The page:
For this reason, the GMAT is of course critical to your application and the better your score, the better it is – but we are looking much more into a balanced application and for candidates who excel as a well-rounded persons in which some features of the application might compensate others. So, a GMAT of 800 does not guarantee at all the admission to any of the IE programs. In contrast, a candidate with a GMAT within the 80% range with suitable professional experience and well developed soft skills, might have much more chances.


Javier Quintana, Dean of IE’s School of Architecture, explains the rationales behind the structure of new BA & MA in Architecture at IE University. More detailed information you can find here.


How flexible are online Masters?

Written on August 14, 2008 by Dirk Hopfl in Go for IE

Prof. Nestor Miranda teaching onlineWhat is the first thing which comes up to your mind when you think about online MBA or online Master programs?

Definitely it’s about flexibility. You’re not in a packed classroom at 8 or 9 am in the morning awaiting anxiously the professor. Will he ask for a quiz or will he ask me to do the presentation of today’s case, I really had no time to prepare because of the birthday party last night at a friend’s home?

You can decide when you connect to the online platform to join your team in preparation of the next presentation or to discuss in the forums with the professors the latest case on CSR in a MNC.  You are free to start the quiz which suddenly pops-up on your screen within the next  24 hours. But, of course, within limits!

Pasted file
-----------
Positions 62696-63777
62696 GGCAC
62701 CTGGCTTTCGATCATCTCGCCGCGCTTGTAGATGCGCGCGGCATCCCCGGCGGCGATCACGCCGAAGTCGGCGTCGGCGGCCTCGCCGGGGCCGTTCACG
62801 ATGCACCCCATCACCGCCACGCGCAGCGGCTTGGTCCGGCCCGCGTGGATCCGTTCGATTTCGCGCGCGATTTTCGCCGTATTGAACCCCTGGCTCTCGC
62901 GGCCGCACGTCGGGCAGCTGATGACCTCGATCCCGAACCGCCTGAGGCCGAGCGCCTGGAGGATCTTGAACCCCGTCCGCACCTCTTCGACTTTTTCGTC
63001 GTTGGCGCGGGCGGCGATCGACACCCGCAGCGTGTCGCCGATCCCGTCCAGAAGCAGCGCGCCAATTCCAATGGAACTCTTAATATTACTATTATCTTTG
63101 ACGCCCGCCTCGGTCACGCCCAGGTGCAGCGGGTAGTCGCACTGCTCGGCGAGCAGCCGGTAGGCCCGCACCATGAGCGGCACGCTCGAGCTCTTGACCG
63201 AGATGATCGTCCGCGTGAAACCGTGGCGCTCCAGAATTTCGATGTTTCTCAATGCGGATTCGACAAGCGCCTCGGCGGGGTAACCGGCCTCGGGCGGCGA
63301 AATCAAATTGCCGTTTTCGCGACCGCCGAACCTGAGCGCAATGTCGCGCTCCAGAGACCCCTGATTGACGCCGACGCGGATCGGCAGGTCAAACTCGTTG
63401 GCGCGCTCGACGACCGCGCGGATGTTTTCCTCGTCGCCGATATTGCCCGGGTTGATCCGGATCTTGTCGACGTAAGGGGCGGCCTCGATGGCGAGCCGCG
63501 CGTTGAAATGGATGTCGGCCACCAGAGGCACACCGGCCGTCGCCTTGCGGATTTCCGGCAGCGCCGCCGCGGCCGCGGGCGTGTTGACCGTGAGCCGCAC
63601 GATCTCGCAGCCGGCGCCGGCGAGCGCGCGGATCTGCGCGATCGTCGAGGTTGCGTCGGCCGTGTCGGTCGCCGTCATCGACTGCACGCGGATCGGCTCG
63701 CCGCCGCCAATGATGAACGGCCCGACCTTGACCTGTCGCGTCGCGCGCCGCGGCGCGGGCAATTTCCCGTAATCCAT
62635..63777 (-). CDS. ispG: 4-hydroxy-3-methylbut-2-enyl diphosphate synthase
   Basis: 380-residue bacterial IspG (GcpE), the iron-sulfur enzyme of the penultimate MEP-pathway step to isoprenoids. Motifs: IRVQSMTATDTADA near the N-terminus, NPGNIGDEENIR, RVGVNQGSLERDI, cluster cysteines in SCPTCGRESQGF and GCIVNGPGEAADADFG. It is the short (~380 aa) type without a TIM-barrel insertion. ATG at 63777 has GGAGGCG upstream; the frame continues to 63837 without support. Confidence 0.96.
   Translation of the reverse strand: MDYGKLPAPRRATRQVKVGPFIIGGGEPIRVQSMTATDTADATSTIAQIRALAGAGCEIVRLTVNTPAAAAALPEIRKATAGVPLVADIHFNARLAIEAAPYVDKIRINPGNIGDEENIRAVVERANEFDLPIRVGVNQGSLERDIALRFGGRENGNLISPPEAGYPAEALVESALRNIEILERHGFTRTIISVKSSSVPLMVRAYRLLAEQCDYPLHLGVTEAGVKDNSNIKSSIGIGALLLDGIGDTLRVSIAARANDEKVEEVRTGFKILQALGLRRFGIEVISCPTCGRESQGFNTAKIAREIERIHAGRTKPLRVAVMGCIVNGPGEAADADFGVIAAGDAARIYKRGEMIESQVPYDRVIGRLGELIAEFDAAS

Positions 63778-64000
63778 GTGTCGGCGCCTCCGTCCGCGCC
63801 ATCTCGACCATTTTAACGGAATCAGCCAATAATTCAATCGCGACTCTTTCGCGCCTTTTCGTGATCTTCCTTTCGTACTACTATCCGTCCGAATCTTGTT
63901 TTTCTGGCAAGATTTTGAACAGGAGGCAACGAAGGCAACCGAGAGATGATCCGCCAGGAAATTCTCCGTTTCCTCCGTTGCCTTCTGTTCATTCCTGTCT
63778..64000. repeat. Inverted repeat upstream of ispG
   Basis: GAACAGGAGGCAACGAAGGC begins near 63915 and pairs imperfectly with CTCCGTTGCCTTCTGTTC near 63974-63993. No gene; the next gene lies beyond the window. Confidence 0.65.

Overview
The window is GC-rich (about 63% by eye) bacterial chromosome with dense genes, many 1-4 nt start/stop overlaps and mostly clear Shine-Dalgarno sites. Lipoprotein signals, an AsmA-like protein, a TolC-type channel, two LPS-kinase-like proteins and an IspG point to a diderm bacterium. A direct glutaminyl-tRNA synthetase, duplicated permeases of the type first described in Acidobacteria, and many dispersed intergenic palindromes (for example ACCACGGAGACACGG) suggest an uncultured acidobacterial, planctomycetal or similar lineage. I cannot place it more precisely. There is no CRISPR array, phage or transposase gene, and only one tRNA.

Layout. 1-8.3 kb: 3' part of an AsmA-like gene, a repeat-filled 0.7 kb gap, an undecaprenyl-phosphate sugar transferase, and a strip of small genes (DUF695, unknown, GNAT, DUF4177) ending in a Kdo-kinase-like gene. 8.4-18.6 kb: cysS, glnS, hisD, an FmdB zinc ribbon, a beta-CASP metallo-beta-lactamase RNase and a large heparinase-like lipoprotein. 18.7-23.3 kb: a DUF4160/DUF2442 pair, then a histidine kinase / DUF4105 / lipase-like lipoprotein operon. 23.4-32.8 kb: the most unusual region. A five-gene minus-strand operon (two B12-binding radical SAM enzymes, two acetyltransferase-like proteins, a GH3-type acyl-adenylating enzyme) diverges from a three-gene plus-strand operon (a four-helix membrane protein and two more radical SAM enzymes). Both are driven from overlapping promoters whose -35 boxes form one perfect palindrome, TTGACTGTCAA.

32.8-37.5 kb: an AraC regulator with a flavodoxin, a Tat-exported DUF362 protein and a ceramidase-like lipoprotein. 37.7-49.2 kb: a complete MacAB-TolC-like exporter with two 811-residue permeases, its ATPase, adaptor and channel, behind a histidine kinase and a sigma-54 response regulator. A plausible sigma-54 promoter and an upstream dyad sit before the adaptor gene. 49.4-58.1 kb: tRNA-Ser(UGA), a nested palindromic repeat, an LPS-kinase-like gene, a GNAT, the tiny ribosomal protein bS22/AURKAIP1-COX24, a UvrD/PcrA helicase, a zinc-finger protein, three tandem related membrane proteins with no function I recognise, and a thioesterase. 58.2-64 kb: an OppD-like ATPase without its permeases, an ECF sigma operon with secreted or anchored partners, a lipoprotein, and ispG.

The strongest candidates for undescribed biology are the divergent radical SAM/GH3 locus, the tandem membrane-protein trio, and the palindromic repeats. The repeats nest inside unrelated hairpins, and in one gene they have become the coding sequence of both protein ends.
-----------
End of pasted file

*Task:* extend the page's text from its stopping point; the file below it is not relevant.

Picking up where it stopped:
An online Masters program at IE Business School, either the MBA programs International Executive MBA or the Global MBA or the specialized programs in Biotechnology Management, Sports Management, Digital Marketing or Supply Chain Management,  provides you with such flexibility but you also need to expect academic rigor and you’re expected to bring in a lot of self-discipline.

All of our online programs share a common platform where you can use blackboard, discussion forums,  virtual library for your team and class discussions. The access is 24/7 and as participants are coming literally from all around the world you most likely will find somebody online to discuss the cases. Yes, we follow the case study methodology as medium of instruction as well as we do it in our face-to-face classes. To make this methodology work we split the classes into teams who discuss the case during a couple of days before taking their conclusions to the class discussion with the professor and the other teams. As you will have team members from different regions in the world, you discuss with them asynchronous, i.e., you post your comments whenever you have time to do so and your team mates will do the same. The team leader of each case will coordinate the consensus before getting into the class discussion. In the class discussion you work under the same scheme but individually discussing with the whole class about the topics suggested by the professor.

Of course, everything is done within a certain time frame (one week per case and you might have up to 3 cases in parallel per week) but taking into account this time frame, you’re flexible to connect and post comments at any time. Within a week you have enough time to review your technical notes (provided with each case) and make your own research on Internet adapting this dedication to your professional and personal commitments.

In the Global MBA we also added live video conferences each Saturday as this program has less stipulated face-to-face periods. It certainly goes against the flexibility of the program, but it is a perfect way to be in touch with your classmates and interacting in real-time with the professor and your class. Also you might be the person to run the presentation through your web cam. Ever done that?